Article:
KIRKWOOD, N.Y. — SunTegra, a startup manufacturer of solar roof tiles and shingles, recently announced that it’s moving manufacturing and administrative activities to the Binghamton area.
Previously located in Highland, New York, near Poughkeepsie, SunTegra was formerly known as Integrated Solar Technology. Founded in 2013 by current CEO Oliver Koehler, the company designs and manufactures solar shingles and tiles that replace traditional roofing materials, per the SunTegra website.
Koehler came into the venture with plenty of experience in the solar world, having held product-management positions with BP Solar, a manufacturer and installer of photovoltaic solar cells, and SunPower, a firm that specializes in solar-power generation and energy storage, he tells CNYBJ. “In that role I certainly saw the consumers wanted alternatives … but as the market matures, people want more choices,” he says of the inspiration for starting what was then known as Integrated Solar Technology. He says he renamed the business to SunTegra, originally the name of its product line, in 2017.
SunTegra “will use its new facility as a main office supporting administration, sales, R&D, and to ramp up production to meet increasing demand,” the firm said in a November 10 news release.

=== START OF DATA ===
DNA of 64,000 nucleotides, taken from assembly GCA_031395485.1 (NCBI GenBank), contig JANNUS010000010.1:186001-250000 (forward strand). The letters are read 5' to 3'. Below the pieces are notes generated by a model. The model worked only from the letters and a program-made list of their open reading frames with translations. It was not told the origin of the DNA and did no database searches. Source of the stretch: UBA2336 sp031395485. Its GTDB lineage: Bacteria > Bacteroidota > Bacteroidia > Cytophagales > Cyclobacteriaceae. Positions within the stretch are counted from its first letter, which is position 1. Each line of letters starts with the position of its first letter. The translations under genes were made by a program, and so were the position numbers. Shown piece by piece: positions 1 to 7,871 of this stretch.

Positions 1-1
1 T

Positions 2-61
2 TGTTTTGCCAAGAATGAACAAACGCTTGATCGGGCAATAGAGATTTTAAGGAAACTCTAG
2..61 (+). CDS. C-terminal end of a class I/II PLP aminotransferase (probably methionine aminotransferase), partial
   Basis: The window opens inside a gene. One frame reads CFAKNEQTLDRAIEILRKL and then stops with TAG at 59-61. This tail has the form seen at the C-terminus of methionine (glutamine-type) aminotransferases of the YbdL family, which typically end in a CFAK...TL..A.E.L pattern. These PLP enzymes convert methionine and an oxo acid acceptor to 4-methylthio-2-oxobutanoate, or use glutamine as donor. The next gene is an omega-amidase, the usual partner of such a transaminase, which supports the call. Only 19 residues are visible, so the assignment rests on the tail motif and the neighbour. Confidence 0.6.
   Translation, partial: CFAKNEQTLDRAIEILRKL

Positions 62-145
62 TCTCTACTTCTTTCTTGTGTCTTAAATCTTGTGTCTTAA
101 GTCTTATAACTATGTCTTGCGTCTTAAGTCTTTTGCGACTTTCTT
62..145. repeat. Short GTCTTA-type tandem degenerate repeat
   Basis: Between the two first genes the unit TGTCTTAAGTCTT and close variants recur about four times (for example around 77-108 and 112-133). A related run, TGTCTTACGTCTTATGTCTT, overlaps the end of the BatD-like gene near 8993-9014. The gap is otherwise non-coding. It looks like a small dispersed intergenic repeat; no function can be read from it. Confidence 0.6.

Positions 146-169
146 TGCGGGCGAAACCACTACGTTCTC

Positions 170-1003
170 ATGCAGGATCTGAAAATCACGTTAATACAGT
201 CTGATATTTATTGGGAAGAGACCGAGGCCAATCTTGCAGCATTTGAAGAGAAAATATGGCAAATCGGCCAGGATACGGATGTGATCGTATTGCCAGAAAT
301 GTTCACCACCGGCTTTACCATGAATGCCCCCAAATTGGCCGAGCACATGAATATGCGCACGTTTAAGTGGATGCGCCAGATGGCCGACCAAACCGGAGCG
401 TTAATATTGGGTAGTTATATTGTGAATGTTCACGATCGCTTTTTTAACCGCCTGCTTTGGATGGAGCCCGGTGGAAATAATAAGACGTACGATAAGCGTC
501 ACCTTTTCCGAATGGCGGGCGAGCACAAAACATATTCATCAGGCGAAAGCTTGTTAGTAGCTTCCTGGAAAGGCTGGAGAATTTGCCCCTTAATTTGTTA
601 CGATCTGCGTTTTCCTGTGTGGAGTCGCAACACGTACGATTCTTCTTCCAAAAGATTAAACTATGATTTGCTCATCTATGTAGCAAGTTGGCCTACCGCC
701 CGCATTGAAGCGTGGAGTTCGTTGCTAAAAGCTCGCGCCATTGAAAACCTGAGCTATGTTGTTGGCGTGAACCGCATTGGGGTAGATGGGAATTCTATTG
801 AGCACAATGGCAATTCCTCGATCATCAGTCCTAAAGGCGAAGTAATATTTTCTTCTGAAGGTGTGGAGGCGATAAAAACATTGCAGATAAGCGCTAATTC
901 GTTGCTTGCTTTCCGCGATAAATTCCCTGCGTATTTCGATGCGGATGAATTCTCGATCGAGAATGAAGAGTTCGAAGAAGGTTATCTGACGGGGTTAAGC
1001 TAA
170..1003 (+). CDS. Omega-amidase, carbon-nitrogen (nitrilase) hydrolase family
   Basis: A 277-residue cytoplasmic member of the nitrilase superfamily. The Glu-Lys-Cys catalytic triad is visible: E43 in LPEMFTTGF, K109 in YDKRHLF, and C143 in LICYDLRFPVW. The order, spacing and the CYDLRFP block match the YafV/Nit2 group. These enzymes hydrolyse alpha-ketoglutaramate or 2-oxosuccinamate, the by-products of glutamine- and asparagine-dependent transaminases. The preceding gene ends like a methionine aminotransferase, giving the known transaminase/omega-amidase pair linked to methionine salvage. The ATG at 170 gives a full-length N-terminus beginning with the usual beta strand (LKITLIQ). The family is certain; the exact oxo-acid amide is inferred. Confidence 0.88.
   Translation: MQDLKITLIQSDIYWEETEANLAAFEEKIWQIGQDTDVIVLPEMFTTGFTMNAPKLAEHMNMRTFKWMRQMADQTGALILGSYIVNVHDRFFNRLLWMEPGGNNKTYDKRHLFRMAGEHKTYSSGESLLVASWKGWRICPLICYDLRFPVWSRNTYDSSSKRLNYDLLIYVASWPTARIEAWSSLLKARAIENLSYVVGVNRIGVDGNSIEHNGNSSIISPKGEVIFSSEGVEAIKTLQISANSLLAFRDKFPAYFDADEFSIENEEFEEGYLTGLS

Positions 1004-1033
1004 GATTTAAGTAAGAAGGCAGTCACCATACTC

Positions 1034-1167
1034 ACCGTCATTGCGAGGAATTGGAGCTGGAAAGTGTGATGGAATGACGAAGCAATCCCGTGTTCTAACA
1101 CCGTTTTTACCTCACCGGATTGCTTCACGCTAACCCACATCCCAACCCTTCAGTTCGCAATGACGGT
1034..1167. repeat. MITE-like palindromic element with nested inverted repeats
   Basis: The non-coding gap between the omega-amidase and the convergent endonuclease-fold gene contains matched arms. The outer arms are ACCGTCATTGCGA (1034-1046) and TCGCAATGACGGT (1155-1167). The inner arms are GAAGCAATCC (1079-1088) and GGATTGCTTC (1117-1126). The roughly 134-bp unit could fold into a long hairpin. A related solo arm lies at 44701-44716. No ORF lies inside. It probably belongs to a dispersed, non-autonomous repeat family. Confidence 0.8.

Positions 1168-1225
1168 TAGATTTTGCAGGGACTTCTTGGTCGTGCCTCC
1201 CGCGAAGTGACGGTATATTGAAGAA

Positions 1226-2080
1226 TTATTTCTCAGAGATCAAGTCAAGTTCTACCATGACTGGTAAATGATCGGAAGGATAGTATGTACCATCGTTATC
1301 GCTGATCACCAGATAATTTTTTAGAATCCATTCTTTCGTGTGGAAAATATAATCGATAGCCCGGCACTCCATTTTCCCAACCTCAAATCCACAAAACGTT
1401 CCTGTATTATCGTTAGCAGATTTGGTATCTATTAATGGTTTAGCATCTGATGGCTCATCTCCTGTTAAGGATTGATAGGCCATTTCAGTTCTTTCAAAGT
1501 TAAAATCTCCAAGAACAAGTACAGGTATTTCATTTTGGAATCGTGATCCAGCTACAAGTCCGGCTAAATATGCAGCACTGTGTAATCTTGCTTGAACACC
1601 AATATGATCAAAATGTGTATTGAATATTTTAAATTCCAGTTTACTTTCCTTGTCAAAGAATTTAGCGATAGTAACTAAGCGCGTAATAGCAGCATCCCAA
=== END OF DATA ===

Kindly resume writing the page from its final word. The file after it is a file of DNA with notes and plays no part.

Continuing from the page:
SunTegra’s new 10,000-square-foot facility is located at 27 Link Drive in the town of Kirkwood. Koehler says that about 6,000 square feet are dedicated to manufacturing with the balance split across office space and warehousing.
It has been a circuitous route for SunTegra to end up in the Southern Tier and with a focus on the Northeast. Koehler says that the company’s initial focus was on the California market and that manufacturing was done in China and then in Mexicali, Mexico.
“We’ve basically been jumping around solar tariffs pretty much from the start of the company,” Koehler says, adding that the Trump administration’s imposition of solar tariffs on Mexico in 2017 was the impetus for moving production first to the Poughkeepsie area, and then to the Binghamton region. Koehler says that the firm’s manufacturing today is split between the Southern Tier and a subcontractor’s facility in China. Production capacity at the Binghamton–area site is about 20,000 units per year, according to materials provided by Koehler.
SunTegra’s Kirkwood facility does not manufacture the solar laminate itself, but rather assembles the final product, ready to integrate with roofing materials. It’s there that SunTegra attaches what Koehler calls “our own special polymer composite framing systems” along with all the other requisite hardware. The company also provides materials for installation such as flashing, cables, and the solar inverter responsible for converting the solar-energy output into usable electricity.
“Binghamton offers access to great technical expertise, has talented labor and features a robust network of regional suppliers. We see Binghamton as a great platform from which to grow our business,” Koehler said in the company’s news release. He made the same points in an interview with CNYBJ and added that the company was able to find “the best facility for a reasonable price” in Binghamton rather than in the Mid-Hudson region.